Contact: Carey Nason, 581-2515; George Manlove, 581-3756
ORONO — The Safe Campus Project and the Women’s Resource Center at UMaine, along with a consortium of other departments on campus, are partnering with the Penobscot Job Corps to host national speaker Tony Porter for a day-long event on April 10.
Porter is co-founder of the national organization A Call to Men, which advocates a community approach to addressing issues of violence and working with men to become proactive in efforts to end violence toward women and sexism. Much of Porter’s work addresses the role of what he calls “well-meaning men,” who neither commit nor condone violence, but fail to do all they can to serve as women’s allies.
Porter’s appearance, in addition to three films — on March 19, March 25 and April 2 — and a theater performance March 26 are offered as part of Sexual Assault Awareness Month in April.
On Thursday, April 10 Porter will appear at the Penobscot Job Corps Center at 1375 Union St. in Bangor from 8:30-11:30 a.m., where he will make a free, open community presentation and meet for an hour with a leadership group. In the afternoon, he will meet with invited campus and community leaders at UMaine. Porter will deliver a free public lecture at 7 p.m. Thursday in Room 100 of the UMaine D.P. Corbett Building. Maine Attorney General Steven Rowe will join program organizers for the day’s events.
On Saturday, April 12, Porter is scheduled to work with high school and college-age students for “A Call to Young Men Conference” at UMaine. The conference is 9:30 a.m. to 4 p.m. in 101 Neville Hall, and is sponsored by the Maine Attorney General’s Office, the Maine Coalition Against Sexual Assault and the Maine Coalition to End Domestic Violence. Attorney General Rowe also will speak at the Saturday conference. For registration information for the Call to Young Men conference, please contact Nicky Blanchard at the Maine Coalition to End Domestic Violence at 941-1194 or by email at firstname.lastname@example.org.
A Call to Men (www.acalltomen.org) is a men’s organization engaged in a nationwide campaign advocating an end to violence against women and helping men redefine the meaning of manhood through personal development and a better awareness of sexual assault and abuse of women. Tony Porter’s visit is also sponsored by the Cultural Affairs/Distinguished Lecture Series, University of Maine System Office and University of Maine Division of Student Affairs and Division of Lifelong Learning.
Carey Nason of Safe Campus Project calls Porter a dynamic speaker with a message that resonates.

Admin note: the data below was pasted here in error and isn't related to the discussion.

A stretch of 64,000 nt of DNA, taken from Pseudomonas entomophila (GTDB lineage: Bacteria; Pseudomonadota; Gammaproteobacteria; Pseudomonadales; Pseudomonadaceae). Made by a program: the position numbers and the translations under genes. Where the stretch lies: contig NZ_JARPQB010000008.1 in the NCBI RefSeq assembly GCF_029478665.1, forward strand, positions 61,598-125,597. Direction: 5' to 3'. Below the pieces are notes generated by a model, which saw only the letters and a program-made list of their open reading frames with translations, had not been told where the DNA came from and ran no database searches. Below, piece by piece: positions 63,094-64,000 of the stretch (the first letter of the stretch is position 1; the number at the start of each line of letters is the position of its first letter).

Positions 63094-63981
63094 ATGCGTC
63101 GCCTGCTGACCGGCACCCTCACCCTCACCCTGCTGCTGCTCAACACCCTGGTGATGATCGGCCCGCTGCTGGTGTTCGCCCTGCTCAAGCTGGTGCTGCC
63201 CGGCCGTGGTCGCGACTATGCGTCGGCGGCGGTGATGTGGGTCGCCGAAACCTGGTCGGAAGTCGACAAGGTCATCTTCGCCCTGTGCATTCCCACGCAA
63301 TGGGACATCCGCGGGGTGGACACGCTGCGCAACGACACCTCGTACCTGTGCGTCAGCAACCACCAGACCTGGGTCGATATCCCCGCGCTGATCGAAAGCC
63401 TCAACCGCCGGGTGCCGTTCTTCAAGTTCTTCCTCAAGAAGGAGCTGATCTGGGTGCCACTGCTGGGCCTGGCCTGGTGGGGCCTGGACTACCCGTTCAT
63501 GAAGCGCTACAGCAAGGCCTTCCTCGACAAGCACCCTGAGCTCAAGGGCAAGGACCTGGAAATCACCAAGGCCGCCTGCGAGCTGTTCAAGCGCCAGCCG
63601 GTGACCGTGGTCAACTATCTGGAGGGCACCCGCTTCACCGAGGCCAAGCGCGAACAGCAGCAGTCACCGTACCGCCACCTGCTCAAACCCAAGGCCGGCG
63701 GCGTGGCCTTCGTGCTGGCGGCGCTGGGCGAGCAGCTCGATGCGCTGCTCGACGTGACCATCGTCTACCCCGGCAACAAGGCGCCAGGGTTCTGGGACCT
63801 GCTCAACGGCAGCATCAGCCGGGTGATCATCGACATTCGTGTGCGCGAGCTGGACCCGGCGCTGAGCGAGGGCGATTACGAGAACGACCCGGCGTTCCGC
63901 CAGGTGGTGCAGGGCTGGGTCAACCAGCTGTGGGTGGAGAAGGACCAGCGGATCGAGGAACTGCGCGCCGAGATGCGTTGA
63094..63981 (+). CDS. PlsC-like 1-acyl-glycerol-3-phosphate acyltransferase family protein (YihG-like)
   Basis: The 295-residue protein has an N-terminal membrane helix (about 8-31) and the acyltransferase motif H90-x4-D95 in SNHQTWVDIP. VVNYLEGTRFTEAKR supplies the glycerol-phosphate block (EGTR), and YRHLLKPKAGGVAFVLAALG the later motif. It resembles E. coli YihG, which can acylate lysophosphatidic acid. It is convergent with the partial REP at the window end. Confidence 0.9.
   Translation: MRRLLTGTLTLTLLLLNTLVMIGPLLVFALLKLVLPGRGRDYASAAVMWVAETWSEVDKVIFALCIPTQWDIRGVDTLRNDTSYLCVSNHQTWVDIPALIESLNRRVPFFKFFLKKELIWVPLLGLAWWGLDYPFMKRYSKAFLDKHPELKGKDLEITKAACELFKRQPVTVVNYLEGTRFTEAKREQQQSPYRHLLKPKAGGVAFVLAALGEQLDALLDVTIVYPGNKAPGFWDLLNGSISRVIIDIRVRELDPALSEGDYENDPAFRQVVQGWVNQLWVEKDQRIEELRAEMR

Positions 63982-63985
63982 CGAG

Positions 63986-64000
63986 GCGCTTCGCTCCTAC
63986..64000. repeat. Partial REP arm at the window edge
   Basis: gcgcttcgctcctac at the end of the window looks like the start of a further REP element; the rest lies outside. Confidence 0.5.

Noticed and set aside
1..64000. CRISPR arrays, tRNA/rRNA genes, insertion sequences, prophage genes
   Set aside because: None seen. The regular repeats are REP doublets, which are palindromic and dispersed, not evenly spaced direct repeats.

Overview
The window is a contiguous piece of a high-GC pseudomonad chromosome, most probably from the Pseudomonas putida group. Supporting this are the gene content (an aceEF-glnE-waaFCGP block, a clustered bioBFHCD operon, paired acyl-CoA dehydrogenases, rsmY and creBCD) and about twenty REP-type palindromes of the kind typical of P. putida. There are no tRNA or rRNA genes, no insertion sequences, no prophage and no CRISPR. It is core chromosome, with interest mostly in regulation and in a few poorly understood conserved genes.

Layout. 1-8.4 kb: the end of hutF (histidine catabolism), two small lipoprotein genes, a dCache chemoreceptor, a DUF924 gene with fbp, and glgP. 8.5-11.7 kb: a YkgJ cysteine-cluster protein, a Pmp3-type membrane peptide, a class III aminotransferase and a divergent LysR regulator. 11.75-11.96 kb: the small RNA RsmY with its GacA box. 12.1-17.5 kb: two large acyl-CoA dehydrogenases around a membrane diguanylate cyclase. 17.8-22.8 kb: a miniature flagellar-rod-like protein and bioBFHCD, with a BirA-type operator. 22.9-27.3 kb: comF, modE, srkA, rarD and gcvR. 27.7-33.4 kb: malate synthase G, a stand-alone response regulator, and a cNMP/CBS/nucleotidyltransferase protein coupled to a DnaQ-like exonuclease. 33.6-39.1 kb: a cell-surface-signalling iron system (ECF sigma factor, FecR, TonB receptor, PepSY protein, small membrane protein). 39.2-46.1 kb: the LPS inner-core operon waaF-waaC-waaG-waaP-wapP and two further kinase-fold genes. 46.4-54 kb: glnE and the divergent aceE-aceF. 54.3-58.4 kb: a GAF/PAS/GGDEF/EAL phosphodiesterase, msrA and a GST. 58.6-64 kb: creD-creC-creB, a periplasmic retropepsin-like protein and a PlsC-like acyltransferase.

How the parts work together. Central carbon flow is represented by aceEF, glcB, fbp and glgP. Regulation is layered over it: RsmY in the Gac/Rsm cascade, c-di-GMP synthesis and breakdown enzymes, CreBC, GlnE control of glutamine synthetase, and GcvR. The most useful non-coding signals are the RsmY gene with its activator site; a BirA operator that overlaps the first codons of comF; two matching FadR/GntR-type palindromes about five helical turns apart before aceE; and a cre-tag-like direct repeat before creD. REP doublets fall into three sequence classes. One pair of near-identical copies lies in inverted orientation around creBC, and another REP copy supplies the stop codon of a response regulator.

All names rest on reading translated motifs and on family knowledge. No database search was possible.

“He has a practical way of addressing issues and engaging people about ways they can be proactive in their own lives, and how they can take a proactive stand to promote safety and prevent violence against women,” she says. “He makes a great presentation, with ideas to keep the message alive.”
Leading up to Porter’s appearances will be three provocative films that analyze some of the messaging the public receives through the media. “Oh Baby, Baby: How the Media Teaches Us to be Men and Women” is the title of the film series, organized by Hardy Girls, Healthy Women advocacy organization in Waterville.
Nason says the groups supporting Porter appearance and the films want to raise awareness of the media images that can and do influence men’s and women’s self-perceptions and behavior, often in negative ways.
“We’ll be discussing how the media portrays men and women and asking what are the impacts?” Nason says. “This is about media literacy and the fact that we’re bombarded with so many messages. This is about what it means to be a real man and a real woman, and what if we’re not all like that?”
In addition to the Safe Campus Project, Women’s Resource Center and Penobscot Job Corps, other sponsoring organizations of the films include the Boys to Men of Portland, and UMaine’s Male Athletes Against Violence, Students for a Safe Campus and the Student Women’s Association.
The films are: on March 19, “Slim Hopes” and “What a Girl Wants”; on March 25, “Tough Guise: Violence, Media & the Crisis in Masculinity”; and on April 2, “Hip Hop: Beyond Beats and Rhymes,” all showing at 7 p.m. in Room 101, Neville Hall.
Also, another event sponsored by the Safe Campus Project in recognition of Sexual Assault Awareness Month is a Readers’ Theater performance of “It’s Not That Simple,” mixed genre performance piece built around the subject of abuse, with dance, poetry and dramatic scenes, on Tuesday, March 26, at 7:30 p.m. in Minsky Recital Hall, Class of 1944 Hall. Donations will benefit Rape Response Services and Spruce Run in Bangor.
For information about the programs, the Safe Campus Project can be reached at (207) 581-2515.